• When the speed does increase or decrease, there is little tendency for the jet airplane to re-acquire the original speed. The pilot needs to make speed adjustments promptly in order to remain on speed.
  • Drag increases faster than lift and produces a high sink rate at low speeds. Jet airplane wings typically have a large increase in drag in the approach configuration. When a sink rate does develop, the only immediate remedy is to increase pitch attitude (AOA). Because drag increases faster than lift, that pitch change rapidly contributes to an even greater sink rate unless a significant amount of power is promptly applied.

These flying characteristics of jet airplanes make a stabilized approach an absolute necessity.

Stabilized Approach

The performance charts and the limitations contained in the FAA-approved AFM are predicated on momentum values that result from programmed speeds and weights. Runway length limitations assume an exact 50-foot threshold height at an exact speed of 1.3 times VSO. That “window” is critical and is a prime reason for the stabilized approach. Performance figures also assume that once through the target threshold window, the airplane touches down in a target touchdown zone approximately 1,000 feet down the runway, after which maximum stopping capability is used.

The basic elements to the stabilized approach are listed below as follows:

  • The airplane should be in the landing configuration by 1,000 feet AGL in the approach. The landing gear should be down, landing flaps selected, trim set, and fuel balanced. Ensuring that these tasks are completed helps keep the number of variables to a minimum during the final approach.
  • The airplane should be on profile before descending below 1,000 feet. Configuration, trim, speed, and glidepath should be at or near the optimum parameters early in the approach to avoid distractions and conflicts as the airplane nears the threshold window. An optimum glidepath angle of about 3° should be established and maintained.
  • Indicated airspeed should be between zero and 10 knots above the target airspeed by 500 feet AGL. There are strong relationships between trim, speed, and power in most jet airplanes, and it is important to stabilize the speed in order to minimize those other variables.
  • The optimum descent rate is dependent upon ground speed. A rule of thumb is to multiply half of ground speed by 10. For example, a 130-knot ground speed should result in a (65 times 10) 650 feet per minute descent rate. Typical descent rates fall between 500 and 700 feet per minute. An excessive vertical speed may indicate a problem with the approach.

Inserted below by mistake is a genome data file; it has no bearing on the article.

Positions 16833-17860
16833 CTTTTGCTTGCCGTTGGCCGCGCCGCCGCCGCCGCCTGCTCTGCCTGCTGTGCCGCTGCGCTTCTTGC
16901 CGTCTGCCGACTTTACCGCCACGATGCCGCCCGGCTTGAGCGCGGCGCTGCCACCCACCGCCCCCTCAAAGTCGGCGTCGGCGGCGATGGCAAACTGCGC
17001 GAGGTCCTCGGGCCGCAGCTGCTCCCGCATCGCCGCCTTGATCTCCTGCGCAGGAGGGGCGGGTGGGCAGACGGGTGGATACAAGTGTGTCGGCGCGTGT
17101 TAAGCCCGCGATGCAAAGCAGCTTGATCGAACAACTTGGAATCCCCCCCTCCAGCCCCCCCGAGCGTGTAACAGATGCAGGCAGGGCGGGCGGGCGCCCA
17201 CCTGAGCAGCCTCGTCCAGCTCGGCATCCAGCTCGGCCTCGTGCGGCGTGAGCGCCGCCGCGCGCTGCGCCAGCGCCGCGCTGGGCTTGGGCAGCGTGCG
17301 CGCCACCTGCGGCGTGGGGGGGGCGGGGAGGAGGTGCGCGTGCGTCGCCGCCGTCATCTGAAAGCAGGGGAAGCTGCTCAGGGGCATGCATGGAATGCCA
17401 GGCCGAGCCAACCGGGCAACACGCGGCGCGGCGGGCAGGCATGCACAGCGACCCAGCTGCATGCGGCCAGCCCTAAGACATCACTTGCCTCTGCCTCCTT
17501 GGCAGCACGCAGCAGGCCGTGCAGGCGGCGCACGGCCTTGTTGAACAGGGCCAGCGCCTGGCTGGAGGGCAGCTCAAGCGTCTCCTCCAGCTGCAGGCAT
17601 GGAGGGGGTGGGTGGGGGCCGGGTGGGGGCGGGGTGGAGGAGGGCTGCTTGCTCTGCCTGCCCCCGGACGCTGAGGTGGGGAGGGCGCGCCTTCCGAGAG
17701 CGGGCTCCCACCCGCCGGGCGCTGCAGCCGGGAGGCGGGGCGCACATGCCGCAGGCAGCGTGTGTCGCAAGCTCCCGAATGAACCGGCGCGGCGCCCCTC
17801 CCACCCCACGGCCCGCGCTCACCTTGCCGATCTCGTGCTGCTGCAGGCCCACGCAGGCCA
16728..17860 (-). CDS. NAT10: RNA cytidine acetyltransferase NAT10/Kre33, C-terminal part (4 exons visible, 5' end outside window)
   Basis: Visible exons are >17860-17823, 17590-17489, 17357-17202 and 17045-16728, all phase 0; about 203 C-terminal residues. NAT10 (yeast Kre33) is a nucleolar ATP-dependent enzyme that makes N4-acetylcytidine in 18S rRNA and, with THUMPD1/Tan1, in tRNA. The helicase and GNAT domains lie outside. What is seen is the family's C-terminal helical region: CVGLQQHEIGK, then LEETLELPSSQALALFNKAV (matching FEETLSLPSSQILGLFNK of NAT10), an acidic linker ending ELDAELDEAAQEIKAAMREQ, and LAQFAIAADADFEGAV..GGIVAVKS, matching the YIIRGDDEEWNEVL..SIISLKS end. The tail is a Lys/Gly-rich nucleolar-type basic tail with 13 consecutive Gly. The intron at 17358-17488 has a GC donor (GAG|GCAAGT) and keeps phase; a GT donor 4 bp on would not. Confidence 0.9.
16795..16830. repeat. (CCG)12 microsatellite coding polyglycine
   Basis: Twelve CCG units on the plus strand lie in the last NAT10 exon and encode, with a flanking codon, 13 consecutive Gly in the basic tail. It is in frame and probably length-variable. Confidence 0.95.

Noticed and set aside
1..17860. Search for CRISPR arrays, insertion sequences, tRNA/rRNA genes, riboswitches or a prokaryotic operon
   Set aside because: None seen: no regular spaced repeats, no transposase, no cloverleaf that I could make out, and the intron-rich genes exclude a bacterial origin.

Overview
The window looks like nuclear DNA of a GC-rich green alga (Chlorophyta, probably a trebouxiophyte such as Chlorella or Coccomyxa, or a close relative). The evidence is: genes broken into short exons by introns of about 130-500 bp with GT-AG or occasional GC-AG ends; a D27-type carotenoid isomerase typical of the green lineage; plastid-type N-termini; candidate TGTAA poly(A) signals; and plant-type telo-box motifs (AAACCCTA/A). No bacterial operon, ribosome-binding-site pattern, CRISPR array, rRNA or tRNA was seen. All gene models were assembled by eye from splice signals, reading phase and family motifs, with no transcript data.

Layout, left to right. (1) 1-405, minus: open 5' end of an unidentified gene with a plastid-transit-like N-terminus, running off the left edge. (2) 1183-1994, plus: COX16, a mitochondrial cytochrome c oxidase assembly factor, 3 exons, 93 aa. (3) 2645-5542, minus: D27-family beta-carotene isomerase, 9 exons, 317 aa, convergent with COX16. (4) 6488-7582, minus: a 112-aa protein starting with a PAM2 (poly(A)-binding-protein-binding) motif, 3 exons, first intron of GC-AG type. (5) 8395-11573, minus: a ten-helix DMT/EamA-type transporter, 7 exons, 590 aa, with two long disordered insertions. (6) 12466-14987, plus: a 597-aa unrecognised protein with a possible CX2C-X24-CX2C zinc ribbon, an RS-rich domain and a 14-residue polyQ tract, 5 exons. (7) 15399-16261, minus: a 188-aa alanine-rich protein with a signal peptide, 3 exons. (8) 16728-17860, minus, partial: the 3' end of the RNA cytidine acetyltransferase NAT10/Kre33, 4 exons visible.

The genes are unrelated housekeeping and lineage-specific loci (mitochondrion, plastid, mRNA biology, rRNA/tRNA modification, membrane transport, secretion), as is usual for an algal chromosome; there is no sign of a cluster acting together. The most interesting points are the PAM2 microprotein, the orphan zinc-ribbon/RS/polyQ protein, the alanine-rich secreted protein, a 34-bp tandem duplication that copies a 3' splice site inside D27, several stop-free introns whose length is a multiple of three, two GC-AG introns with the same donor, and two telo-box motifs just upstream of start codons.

Every approach should be evaluated at 500 feet. In a typical jet airplane, this is approximately 1 minute from touchdown. If the approach is not stabilized at that height, a go-around should be initiated. [Figure 5]

Jet Airplane Descent, Approach and Landing
Figure 5. Stabilized approach

Approach Speed

Any speed deviation on final approach should be detected immediately and corrected. With experience, the pilot is able to detect the onset of an increasing or decreasing airspeed trend, which normally can be corrected with a small adjustment. It is imperative the pilot does not allow the airspeed to decrease below VREF or a high sink rate can develop. If an increasing sink rate is detected, it should be countered by increasing the AOA and simultaneously increasing thrust to counter the extra drag. The degree of correction depends on how much the sink rate needs to be reduced. For small amounts, smooth and gentle, almost anticipatory corrections are sufficient. For large sink rates, drastic corrective measures would be required that, even if successful, would destabilize the approach.

A common error in the performance of approaches in jet airplanes is excess approach speed. Excess approach speed carried through the threshold window and onto the runway increases the minimum stopping distance required by 20–30 feet per knot for a dry runway and 40–50 feet for a wet runway. Worse yet, the excess speed increases the chances of an extended flare, which increases the distance to touchdown by approximately 250 feet for each excess knot in speed.

Proper speed control on final approach is of primary importance. The pilot should anticipate the need for speed adjustment so that only small adjustments are required, and the airplane arrives at the approach threshold window exactly on speed.

Glidepath Control

The optimum glidepath angle is about 3°. On visual approaches, pilots may have a tendency to make flat approaches. A flat approach, however, increases landing distance and should be avoided. For example, an approach angle of 2° instead of a recommended 3° adds 500 feet to landing distance.

A more common error is excessive height over the threshold. This could be the result of an unstable approach or a stable but high approach. It also may occur during a nonprecision instrument approach where the missed approach point is close to or at the runway threshold. Regardless of the cause, excessive height over the threshold most likely results in a touchdown beyond the normal aiming point. An extra 50 feet of height over the threshold adds approximately 1,000 feet to the landing distance. The airplane should arrive at the approach threshold window exactly on altitude (50 feet above the runway).

The Flare

The flare reduces the approach rate of descent to a more acceptable rate for touchdown. Unlike light airplanes, a jet airplane should be flown onto the runway rather than “held off” the surface as speed dissipates. A jet airplane is aerodynamically clean even in the landing configuration, and its engines still produce residual thrust at idle rpm. Holding it off during the flare in an attempt to make a smooth landing greatly increases landing distance. A firm landing is normal and desirable. A firm landing does not mean a hard landing, but rather a deliberate or positive landing.